What’s your definition of “disciples”? Can you name all 12? Are you one? These questions and more will be answered by Chuck.
From a historical perspective, Christianity didn’t start with Jesus’ birth, his death or even his storied ascension to heaven. It started with Pentecost — the day the “Holy Spirit” entered a room holding Jesus’ apostles and entered each of them, an event which — as my minister uncle tells me — “makes the church the church.”
Although Pentecost is chock full of religious significance, it is a holiday not widely celebrated. Sort of the opposite of Hanukkah, which is widely celebrated but not religiously important. My uncle says Pentecost is a bigger deal in liturgical churches, which follow a formal, standardized order of events (like Catholics). “Non-liturgical” refers to churches whose services are unscripted (like Baptists).
Back Story: At his Last Supper, Jesus legendarily instructed his 12 disciples to go out into the world to minister and heal the sick on their own. It was at that point that they became “apostles.” Fifty days after Jesus’ death, as the story goes, the Holy Spirit (part of the Holy Trinitity — God the Father, God the Son and God the Holy Spirit ) descended onto the apostles, making them speak in foreign tongues. This “Pentecostal” experience allowed the apostles direct communication with God, which signaled a major shift in the religious landscape and laid the foundation for what would become Christianity. You’ll notice that the disciples are always depicted in artwork as regular-looking men while the apostles are depicted with halos around their heads. (Several other apostles came later — namely the famous Paul who is credited with writing much of the New Testament.)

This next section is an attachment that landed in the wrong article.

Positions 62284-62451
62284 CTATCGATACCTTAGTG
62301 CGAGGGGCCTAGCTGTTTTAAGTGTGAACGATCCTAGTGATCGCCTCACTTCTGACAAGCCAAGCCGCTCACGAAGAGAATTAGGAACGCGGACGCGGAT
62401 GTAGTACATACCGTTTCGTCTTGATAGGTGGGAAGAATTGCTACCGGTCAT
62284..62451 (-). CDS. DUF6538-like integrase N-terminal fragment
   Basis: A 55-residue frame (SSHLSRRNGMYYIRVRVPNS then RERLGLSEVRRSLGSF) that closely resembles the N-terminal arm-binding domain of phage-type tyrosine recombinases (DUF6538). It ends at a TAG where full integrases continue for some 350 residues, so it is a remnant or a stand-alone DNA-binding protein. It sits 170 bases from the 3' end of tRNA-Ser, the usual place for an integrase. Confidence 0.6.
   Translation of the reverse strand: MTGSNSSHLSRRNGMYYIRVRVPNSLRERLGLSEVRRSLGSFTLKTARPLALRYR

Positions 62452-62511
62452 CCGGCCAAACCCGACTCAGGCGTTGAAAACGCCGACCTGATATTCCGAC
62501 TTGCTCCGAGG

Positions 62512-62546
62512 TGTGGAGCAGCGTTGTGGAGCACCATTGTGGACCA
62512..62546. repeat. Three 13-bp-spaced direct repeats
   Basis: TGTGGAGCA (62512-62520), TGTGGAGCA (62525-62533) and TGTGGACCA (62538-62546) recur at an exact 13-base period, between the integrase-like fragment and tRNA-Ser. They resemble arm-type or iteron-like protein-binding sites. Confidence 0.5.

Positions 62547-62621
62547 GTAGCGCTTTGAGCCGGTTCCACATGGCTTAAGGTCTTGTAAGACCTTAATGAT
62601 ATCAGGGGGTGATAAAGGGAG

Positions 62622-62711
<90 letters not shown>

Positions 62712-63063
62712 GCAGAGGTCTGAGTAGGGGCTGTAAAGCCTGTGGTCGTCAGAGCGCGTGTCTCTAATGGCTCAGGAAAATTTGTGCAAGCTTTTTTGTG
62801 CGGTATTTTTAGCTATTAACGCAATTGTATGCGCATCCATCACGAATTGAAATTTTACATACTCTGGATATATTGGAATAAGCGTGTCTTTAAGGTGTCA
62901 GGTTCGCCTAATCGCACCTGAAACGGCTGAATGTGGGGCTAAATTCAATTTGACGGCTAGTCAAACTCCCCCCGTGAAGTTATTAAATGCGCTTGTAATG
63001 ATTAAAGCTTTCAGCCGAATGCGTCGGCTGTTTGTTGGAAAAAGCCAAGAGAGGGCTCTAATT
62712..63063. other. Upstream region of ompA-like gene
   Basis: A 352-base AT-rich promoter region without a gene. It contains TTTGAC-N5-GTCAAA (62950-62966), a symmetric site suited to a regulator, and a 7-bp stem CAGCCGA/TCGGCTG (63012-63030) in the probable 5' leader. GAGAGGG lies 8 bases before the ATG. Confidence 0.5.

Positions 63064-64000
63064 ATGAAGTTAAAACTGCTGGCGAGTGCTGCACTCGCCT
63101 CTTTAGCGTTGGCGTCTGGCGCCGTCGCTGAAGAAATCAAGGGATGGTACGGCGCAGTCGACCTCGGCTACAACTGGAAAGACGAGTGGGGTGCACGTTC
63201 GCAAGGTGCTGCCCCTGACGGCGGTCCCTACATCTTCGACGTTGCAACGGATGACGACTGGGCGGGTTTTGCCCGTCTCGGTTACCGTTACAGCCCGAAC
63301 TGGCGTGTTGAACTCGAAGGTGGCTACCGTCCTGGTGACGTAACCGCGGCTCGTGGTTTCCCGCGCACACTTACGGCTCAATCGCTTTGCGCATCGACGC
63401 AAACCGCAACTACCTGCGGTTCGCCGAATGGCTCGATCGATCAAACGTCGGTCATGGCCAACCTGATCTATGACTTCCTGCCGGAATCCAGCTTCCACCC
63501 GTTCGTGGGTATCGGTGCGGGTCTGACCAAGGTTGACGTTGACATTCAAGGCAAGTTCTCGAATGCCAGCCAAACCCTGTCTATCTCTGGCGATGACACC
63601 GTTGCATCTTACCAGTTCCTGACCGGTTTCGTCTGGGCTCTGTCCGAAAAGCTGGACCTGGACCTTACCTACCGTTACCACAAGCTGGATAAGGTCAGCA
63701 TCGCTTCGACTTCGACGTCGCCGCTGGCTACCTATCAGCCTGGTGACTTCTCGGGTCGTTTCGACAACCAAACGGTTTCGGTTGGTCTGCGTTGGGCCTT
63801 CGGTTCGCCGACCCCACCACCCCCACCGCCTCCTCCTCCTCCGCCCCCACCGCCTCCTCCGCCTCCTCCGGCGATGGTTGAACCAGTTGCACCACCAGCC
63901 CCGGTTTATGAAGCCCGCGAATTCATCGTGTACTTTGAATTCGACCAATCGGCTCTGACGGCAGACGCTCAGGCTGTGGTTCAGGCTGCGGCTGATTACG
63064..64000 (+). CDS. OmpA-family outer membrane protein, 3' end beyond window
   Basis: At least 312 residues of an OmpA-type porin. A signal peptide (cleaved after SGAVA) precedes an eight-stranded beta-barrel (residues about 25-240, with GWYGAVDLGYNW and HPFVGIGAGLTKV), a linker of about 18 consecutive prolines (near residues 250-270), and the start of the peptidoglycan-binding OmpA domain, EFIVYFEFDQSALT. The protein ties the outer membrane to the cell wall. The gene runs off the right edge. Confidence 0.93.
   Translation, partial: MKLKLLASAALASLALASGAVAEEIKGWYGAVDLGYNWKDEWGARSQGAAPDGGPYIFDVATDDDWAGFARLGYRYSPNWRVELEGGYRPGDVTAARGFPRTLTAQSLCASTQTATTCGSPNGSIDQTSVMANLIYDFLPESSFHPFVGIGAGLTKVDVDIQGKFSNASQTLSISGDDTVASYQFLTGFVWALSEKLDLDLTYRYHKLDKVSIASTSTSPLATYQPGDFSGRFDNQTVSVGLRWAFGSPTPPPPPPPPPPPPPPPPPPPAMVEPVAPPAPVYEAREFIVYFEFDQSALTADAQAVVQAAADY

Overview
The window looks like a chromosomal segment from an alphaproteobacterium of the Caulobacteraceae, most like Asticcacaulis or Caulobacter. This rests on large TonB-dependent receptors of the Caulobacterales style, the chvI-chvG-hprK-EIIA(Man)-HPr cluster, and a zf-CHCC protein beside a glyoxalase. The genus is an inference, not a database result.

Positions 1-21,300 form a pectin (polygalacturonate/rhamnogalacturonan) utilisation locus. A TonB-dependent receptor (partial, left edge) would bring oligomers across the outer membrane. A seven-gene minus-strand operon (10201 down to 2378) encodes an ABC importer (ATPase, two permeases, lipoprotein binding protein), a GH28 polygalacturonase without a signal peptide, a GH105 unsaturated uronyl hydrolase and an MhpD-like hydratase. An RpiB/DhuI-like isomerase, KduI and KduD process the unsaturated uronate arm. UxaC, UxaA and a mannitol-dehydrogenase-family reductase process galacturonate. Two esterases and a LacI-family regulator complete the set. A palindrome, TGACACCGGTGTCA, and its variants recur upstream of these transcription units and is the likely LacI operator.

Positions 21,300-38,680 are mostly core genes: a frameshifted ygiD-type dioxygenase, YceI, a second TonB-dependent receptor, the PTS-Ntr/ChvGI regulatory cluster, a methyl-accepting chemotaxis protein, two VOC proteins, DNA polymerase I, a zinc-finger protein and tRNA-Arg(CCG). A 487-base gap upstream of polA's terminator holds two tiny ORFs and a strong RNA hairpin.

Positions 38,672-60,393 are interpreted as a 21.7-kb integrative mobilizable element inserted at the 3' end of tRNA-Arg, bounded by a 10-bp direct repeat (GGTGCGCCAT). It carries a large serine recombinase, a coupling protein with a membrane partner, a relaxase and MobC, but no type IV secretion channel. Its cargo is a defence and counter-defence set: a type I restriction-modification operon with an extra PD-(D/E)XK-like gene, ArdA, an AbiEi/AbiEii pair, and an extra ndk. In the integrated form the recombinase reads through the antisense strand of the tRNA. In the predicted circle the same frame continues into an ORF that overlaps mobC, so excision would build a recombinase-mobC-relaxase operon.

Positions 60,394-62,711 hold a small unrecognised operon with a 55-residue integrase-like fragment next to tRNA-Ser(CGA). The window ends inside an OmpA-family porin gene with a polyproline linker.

Although all the original 12 apostles are important, some get top billing. Here’s why: